Prisoner in S. D. Is Identified as One of FBI’s Most Wanted

From Associated Press

A man being held in San Diego County Jail was identified Thursday as one of the country’s 10 most-wanted fugitives, a convicted murderer from Alabama who twice escaped detention, FBI officials said.

Terry Lee Johnson, 39, escaped from Limestone prison in Athens, Ala., in 1986 while serving a life sentence for murder, said James Bolenbach, spokesman for the FBI in San Diego.

Johnson, who was using the name David Roy Moore, allegedly brandished a gun at a Pacific Beach man Aug. 17, Bolenbach said, then led police on a car chase that ended when Johnson crashed.

Johnson was booked into County Jail downtown on suspicion of possessing a concealed weapon, reckless driving and possessing controlled substances, Bolenbach said.


Fingerprints Matched

On Thursday, the prisoner’s fingerprints were matched to those of Johnson, and he was served a federal warrant for unlawful flight to avoid confinement for murder, Bolenbach said.

“He’s one of the most dangerous people around, and is on the FBI’s Top 10 most-wanted list,” the spokesman said, adding that Johnson was heavily armed when taken into custody by police.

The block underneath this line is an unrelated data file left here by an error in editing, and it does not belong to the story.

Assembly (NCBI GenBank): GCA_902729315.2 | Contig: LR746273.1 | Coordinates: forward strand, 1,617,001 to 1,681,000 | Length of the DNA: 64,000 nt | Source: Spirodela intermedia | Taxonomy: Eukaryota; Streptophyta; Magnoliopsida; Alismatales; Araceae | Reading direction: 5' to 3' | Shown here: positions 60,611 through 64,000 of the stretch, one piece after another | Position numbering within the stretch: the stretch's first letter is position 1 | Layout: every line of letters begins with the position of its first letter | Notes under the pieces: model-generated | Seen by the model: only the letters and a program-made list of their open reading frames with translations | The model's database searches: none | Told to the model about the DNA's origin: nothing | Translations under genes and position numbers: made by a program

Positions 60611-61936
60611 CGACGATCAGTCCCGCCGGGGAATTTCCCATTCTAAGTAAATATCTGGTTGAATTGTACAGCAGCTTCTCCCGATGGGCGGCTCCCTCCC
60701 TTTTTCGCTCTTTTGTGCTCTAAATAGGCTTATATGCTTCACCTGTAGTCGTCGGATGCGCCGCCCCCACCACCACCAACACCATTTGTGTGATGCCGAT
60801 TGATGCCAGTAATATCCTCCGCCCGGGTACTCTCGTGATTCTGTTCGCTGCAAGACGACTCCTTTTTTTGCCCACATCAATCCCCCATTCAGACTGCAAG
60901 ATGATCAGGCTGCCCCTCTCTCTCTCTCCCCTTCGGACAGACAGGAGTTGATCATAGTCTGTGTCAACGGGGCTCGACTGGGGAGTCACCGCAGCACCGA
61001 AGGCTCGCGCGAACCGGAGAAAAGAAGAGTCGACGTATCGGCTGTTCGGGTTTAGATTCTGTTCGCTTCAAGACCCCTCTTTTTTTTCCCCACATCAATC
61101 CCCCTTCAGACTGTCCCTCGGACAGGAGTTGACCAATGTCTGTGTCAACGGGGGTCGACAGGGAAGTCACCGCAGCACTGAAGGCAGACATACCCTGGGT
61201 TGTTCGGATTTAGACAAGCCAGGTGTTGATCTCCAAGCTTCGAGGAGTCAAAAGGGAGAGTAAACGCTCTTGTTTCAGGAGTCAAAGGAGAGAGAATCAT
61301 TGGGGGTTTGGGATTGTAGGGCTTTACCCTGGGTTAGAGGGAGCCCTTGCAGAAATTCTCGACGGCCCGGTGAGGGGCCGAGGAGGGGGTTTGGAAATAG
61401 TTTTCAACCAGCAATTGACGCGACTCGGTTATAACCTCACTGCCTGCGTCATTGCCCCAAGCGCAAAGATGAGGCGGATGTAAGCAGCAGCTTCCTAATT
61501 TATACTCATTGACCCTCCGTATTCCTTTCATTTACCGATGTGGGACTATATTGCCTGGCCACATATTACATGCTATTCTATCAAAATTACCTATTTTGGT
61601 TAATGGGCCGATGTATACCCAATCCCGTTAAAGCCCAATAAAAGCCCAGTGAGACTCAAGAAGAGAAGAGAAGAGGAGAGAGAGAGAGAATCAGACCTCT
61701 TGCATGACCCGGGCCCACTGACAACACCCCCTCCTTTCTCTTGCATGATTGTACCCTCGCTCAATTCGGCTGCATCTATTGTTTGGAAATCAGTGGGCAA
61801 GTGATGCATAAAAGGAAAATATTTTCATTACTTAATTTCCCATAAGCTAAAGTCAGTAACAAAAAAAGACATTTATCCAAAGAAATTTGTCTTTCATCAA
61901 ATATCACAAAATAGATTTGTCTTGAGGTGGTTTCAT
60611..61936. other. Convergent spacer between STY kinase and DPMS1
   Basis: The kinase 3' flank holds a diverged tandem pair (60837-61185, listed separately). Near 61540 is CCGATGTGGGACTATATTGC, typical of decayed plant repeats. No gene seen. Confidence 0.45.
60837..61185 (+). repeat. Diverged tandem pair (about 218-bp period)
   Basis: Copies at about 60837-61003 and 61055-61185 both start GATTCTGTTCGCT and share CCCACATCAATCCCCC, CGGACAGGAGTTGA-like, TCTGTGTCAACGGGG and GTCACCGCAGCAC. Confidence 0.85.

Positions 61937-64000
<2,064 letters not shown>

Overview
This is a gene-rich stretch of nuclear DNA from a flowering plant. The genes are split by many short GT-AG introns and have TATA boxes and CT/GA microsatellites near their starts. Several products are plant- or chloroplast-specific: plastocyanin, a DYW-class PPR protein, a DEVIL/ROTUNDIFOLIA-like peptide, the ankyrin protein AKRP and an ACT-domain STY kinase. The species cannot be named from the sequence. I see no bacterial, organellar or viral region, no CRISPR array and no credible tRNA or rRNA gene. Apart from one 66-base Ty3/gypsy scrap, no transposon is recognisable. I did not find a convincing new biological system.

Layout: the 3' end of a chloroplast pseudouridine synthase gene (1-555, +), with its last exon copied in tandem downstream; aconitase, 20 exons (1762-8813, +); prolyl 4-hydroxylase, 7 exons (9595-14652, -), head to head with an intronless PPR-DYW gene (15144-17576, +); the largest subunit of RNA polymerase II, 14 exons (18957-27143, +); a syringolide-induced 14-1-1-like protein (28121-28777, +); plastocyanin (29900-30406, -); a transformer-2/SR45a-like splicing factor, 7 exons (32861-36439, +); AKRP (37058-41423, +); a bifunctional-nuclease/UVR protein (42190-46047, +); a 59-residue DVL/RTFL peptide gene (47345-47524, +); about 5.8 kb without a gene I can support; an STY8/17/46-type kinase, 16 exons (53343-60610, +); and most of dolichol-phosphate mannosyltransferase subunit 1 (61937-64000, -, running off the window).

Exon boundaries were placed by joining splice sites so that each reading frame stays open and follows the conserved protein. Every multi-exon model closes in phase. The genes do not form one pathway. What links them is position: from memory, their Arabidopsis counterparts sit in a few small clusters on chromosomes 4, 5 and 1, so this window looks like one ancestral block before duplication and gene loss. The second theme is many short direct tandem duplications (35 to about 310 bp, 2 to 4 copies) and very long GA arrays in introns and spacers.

Extradition proceedings probably will begin today, Bolenbach said.


FBI Special Agent Tom Moore in Birmingham, Ala., said the FBI learned Johnson was in California after a June 12 broadcast of the TV show “America’s Most Wanted.”

Johnson, originally of Madison County, Ala., was first arrested in 1981 in connection with the 1976 murder of his former neighbor, James J. Crowson.

“His former neighbor refused to let Johnson hunt on his land, and Johnson came back later in the day with a high-powered rifle and shot the man in the head,” Bolenbach said.

Escaped Before Trial


Alabama authorities believed Johnson fled the state after the killing, and a federal warrant was issued for his arrest. He was captured in 1981 in South Pittsburgh, Tenn., and extradited to Alabama for trial, Bolenbach said.

Johnson escaped before the trial began, however, but was captured by FBI agents later that year in Blountsville, Ala., the spokesman said. He was heavily armed in both arrests.

Johnson was convicted of murder and sentenced to life in prison, but in 1986 escaped and remained at large until Thursday, Bolenbach said.

“He wasn’t fingerprinted right away (on Aug. 17) because he was injured in the crash and taken to the University of California San Diego Medical Center for treatment,” he said.


When Johnson fled Alabama in 1986, he went to Montana, where he supported himself by growing marijuana, said Bolenbach.

“He was arrested and convicted for cultivating marijuana, and even spent two weeks in jail” without authorities discovering his true identity, the spokesman said.